In order to evaluate whether the targets are resolved, we first fitted each quasar image using only the PSF model. If the residuals revealed a significant excess over the PSF shape in the arcsec range (where the contribution of the nuclear PSF quickly diminishes, while the contribution from the host galaxy signal becomes sufficiently high and detectable), the target was considered resolved. An example of the residuals after the PSF subtraction, for a resolved target, is presented in Fig. 3, upper panel. The resolved targets were then fitted with a two component model (PSF+galaxy). At high redshift, it becomes increasingly difficult to distinguish between bulge and exponential disk models from the luminosity distributions. We assumed that the host galaxies can be represented as elliptical galaxies with a de Vaucouleurs r profile. This choice is motivated by the strong evidence at low redshift for the predominance of bulge dominated hosts of quasars (e.g. Hamilton et al. 2002; Dunlop et al. 2003; Pagani et al. 2003). If instead of a bulge-dominated model, we adopt an exponential disk law, all the objects can still be reasonably well fitted. The main difference is that the host galaxy luminosity become mag fainter for a disk model, but this does not significantly affect the results of this paper.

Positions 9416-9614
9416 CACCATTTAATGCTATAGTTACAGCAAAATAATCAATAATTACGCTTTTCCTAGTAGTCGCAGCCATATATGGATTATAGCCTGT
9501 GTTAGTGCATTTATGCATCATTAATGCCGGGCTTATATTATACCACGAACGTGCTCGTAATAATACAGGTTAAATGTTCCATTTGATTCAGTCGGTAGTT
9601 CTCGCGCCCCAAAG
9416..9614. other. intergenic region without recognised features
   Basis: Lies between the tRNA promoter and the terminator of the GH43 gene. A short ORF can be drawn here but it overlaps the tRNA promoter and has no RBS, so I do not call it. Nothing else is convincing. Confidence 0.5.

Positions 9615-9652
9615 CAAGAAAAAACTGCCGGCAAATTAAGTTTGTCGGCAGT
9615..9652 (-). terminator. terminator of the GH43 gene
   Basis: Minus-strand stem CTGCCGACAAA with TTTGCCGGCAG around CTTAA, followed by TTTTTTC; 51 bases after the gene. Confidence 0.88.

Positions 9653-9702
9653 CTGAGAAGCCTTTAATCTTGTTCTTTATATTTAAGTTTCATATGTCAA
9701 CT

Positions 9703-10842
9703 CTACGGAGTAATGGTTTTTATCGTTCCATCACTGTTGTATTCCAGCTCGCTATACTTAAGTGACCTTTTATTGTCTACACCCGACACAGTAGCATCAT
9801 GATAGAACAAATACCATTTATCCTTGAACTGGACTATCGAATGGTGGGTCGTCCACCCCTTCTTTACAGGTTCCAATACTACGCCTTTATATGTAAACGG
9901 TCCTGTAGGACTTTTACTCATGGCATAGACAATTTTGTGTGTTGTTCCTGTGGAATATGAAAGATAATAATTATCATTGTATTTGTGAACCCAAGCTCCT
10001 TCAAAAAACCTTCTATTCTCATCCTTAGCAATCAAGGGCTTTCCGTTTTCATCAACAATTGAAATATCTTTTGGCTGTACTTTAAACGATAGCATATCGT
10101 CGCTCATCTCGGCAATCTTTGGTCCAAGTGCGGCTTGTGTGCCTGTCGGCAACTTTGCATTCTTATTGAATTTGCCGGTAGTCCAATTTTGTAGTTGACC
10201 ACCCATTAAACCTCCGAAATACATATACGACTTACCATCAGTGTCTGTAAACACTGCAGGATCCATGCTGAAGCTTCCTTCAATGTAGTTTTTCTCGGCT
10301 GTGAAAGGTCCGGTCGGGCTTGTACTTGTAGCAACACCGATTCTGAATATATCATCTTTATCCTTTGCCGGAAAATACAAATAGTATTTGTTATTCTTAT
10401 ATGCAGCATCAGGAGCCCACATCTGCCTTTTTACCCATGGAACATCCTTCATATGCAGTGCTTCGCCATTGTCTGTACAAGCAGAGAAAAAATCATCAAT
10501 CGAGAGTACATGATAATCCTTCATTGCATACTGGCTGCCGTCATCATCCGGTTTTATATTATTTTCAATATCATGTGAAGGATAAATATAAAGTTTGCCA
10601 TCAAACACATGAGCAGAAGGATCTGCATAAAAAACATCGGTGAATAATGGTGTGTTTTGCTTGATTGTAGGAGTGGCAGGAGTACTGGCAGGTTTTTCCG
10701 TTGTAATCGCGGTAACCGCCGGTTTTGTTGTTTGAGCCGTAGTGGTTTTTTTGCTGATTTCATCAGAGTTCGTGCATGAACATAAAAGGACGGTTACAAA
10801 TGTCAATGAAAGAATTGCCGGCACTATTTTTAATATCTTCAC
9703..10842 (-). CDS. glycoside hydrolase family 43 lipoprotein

In only two cases (2QZJ124029-0010 and 2QZJ222702-3205), the host galaxy detection was considered good enough to be able to firmly pin down the effective radius . For all the other objects in the sample, we opted to set equal to 5 kpc in the modeling, following the indication of previous works (e.g., Falomo et al., 2004). We note that, within our adopted cosmological framework, 5 kpc corresponds to arcsec at , comparable with the typical angular resolution of our data. In order to evaluate the effect on the host luminosity of assuming a more compact host galaxy, we re-performed the modelling of all the resolved targets assuming = 2.5 kpc. With only two exceptions, the host galaxy magnitudes are consistent within 0.3 mag. No systematic offsets are found (the difference of average values = -0.03 mag). The two exceptions are Q2125-4432 and 2QZ231751-3147 ( and respectively), both of which have very faint host galaxies, close to the envelope of the unresolved targets, and therefore are likely to have larger uncertainties. Furthermore, the models of 2QZ231751-3147 have a highly elongated profile shape, suggesting that this object is peculiar. The number of unresolved targets remains unchanged irrespective of the assumed , since the resolved/unresolved classification only depends on the comparison between the observed light profile and the modelled PSF, independently of any other assumption on the shape of the host galaxy.